That said, I end up there more often than I should since it's right next to my office and I love the vegetarian sandwiches, especially the Hubbard Park, which has about six different kinds of veggies, apples, and hummus on it. Plus there's the aforementioned Lakota cookies...

                    2. http://theforestcafe.com/menus/lunch_...

                      Forest Cafe is a bit of a hike from the Radcliffe Yard, but they do make good Mexican. At dinner they have evenmore specials, which change frequently.

                      If you need a sugar-hit after lunch, go to Burdick's, near Café of India, for hot chocolate, or anything chocolate you desire.

                      3 Replies
                      1. re: peregrine

                        Not such a fan of the Forest Cafe personally. But if you're in a Mexican mood, I strongly recommend a burrito at either Boca Grande (Mass Ave) or Anna's (Porter Square). Not too many adventurous fillings, but the burritos are easily the best I've had on the east coast...far better than Tacos Lupita IMO.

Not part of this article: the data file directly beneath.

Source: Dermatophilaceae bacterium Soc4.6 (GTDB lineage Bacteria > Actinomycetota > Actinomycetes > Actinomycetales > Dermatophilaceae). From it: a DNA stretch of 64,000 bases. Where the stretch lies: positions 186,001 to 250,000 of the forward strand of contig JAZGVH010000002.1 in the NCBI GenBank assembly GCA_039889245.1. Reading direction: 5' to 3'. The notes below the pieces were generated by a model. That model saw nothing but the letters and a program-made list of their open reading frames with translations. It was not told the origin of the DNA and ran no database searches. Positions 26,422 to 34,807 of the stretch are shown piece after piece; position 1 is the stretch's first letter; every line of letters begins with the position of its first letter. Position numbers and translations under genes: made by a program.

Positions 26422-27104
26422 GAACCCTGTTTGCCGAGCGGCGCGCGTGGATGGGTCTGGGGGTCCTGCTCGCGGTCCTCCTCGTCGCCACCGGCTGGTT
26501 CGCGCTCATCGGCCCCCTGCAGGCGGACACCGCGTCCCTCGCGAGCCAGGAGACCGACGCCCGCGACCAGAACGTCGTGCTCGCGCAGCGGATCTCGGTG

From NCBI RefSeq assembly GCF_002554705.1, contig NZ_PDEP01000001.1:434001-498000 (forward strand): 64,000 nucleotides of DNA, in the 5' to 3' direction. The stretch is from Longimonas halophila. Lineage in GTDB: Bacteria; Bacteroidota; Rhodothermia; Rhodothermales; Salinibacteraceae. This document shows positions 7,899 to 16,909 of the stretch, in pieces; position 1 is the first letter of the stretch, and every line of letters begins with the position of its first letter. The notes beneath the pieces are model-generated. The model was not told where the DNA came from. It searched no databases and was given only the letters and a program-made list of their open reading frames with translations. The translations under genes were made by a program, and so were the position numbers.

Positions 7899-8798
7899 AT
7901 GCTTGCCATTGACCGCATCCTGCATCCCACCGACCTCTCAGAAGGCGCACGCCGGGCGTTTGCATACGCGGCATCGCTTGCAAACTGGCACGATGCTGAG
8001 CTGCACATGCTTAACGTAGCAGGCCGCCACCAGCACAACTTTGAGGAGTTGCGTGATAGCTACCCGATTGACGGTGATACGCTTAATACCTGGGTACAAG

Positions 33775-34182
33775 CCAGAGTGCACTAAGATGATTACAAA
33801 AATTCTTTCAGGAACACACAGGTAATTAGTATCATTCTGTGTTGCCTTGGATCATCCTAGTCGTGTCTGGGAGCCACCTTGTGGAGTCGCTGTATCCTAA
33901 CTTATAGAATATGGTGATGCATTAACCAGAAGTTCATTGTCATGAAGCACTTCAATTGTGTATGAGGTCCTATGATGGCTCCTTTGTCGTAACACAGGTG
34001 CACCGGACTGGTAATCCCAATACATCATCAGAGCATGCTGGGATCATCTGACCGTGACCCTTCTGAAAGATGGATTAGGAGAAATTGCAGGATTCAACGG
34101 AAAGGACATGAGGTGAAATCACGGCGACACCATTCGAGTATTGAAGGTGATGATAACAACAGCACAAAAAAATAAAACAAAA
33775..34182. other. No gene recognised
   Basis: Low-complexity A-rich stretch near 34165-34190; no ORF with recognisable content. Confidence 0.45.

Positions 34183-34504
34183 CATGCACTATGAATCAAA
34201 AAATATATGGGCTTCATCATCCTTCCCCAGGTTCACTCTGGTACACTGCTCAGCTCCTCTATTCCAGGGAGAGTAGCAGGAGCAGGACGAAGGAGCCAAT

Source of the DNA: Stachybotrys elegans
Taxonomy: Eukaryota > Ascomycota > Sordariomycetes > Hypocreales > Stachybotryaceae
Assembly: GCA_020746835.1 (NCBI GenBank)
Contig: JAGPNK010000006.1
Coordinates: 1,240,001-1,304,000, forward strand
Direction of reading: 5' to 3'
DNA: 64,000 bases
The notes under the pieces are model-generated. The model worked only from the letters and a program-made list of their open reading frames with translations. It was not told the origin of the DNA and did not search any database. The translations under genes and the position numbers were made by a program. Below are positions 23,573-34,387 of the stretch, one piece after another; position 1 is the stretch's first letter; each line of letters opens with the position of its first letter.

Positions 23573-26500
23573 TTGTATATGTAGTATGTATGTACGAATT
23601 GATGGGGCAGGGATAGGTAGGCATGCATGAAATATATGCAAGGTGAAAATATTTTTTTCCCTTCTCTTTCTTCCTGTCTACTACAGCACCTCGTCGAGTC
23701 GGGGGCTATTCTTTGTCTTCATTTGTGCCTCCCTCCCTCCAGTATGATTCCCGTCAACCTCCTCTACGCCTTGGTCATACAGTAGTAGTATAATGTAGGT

1. re: a_and_w

                          I'd agree that Boca Grande and Anna's are the best places for burritos, but if your mexican craving leans towards tacos or tortas, I think Tacos Lupita is much better. I think Tacos Lupita (and most of the other mexican/salvadoran places in the area, as opposed to cal-mex places) just have burritos on the menu because people ask for them, but they don't put a lot of soul into them.

                          1. re: MichaelB

                            That may be right re tacos and tortas, and I concede the fillings at Lupita are more varied and interesting. I think at the time I went there I was a bit fed up (literally and figuratively) with Salvadoran-influenced Mexican. Something about the niblets in the rice really turned me off...